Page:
A 70-foot retaining wall that was part of a large co-op on Manhattan's Upper West Side suddenly collapsed onto the Henry Hudson Parkway below, causing millions of dollars in damage. The co-op ended up paying a substantial sum out of its own pocket to fix the damage because the dollar amount exceeded the limits of the property insurance coverage. Can the co-op owners deduct their share of this uninsured expense from their income taxes? If the retaining wall collapsed due to a storm, they could. But if it collapsed due to gradual soil erosion, they could not.
Welcome to the wonderful world of casualty losses.
Homeowners can deduct uninsured losses they suffer when their property is damaged or destroyed by an event--but only if such event is a "casualty." A “casualty” is damage, destruction, or loss of property due to an event that is sudden, unexpected, or unusual. Examples include:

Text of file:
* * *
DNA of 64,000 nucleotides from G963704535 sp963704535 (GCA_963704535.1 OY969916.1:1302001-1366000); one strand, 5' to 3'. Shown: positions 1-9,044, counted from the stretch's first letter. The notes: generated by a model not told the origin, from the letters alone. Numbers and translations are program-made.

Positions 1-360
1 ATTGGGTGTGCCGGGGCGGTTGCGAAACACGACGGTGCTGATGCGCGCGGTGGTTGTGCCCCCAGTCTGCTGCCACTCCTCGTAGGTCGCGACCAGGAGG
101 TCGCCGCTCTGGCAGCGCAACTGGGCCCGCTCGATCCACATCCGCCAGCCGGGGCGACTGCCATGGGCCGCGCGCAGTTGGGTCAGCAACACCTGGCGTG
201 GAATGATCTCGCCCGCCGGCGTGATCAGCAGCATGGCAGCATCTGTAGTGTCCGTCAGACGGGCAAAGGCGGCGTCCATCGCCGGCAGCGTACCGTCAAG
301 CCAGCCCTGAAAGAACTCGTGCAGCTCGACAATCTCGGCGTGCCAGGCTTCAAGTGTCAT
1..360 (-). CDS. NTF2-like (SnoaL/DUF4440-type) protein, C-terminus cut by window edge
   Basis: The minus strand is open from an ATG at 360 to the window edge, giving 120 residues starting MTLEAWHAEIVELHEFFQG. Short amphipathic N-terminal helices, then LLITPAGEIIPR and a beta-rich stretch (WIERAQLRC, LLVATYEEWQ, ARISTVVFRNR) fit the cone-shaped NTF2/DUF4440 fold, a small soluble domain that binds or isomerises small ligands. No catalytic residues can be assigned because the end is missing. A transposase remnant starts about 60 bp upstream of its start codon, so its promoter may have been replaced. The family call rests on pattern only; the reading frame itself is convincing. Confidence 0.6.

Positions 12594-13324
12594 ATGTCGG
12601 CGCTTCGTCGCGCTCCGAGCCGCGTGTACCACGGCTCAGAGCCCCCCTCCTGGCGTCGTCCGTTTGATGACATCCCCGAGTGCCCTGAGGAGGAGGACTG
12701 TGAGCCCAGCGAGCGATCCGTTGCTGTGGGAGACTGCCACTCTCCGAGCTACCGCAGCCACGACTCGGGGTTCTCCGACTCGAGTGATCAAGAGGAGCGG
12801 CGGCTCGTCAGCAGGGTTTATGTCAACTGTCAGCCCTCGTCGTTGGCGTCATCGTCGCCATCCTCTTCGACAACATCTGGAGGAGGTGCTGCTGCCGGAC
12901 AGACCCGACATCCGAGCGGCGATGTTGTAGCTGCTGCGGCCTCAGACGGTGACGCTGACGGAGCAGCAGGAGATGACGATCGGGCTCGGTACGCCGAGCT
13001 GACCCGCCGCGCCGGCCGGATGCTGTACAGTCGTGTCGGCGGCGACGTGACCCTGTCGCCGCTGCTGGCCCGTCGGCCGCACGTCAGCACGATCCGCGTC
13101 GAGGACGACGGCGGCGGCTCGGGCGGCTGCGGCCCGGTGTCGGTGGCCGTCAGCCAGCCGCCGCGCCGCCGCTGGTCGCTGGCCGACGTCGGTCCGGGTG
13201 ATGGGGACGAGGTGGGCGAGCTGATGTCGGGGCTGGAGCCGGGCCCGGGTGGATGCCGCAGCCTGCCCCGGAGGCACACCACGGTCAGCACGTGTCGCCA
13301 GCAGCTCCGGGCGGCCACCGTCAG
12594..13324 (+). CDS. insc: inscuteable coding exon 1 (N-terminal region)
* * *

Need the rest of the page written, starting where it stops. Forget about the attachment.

One thing all the events in the list above have in common is that they are sudden—they happen quickly. Suddenness is the hallmark of a casualty loss. Thus, loss of property due to slow, progressive deterioration is not deductible as a casualty loss. Thus, if the retaining wall discussed above collapsed due to soil erosion occurring over a period years, the loss is not a deductible casualty. But if it collapsed all at once due to a violent storm, it is a deductible casualty.
Many legal disputes have occurred over whether an event was sufficiently sudden to cause a deductible casualty loss. Here are some examples from real court cases. See if you can tell which are deducible casualty losses and which are not.
1. Damage to shoreline buildings due to sudden erosion caused by wave or wind action during a storm (Rev. Rul. 76-134)
2. Termite damage occurring in a single year (Rosenberg v. Comm’r., 198 F.2d 46)
3. Destruction of barn caused by high winds during a storm (Stein v. Comm’r., T.C. Memo 1955-57)
4. Termite damage occurring over three-year period (Dodge v. Comm’r., 25 T.C. 1022)
5. Destruction of trees caused by Dutch elm disease (Burns v. United States, 174 F. Supp. 203 (D. Ohio 1959))
6. Collapse of patio roof caused by dry rot (Chipman v. Comm’r., T.C. Memo 1981-194).
Examples 1-3 were found to be deducible casualty losses, examples 4-6 were not.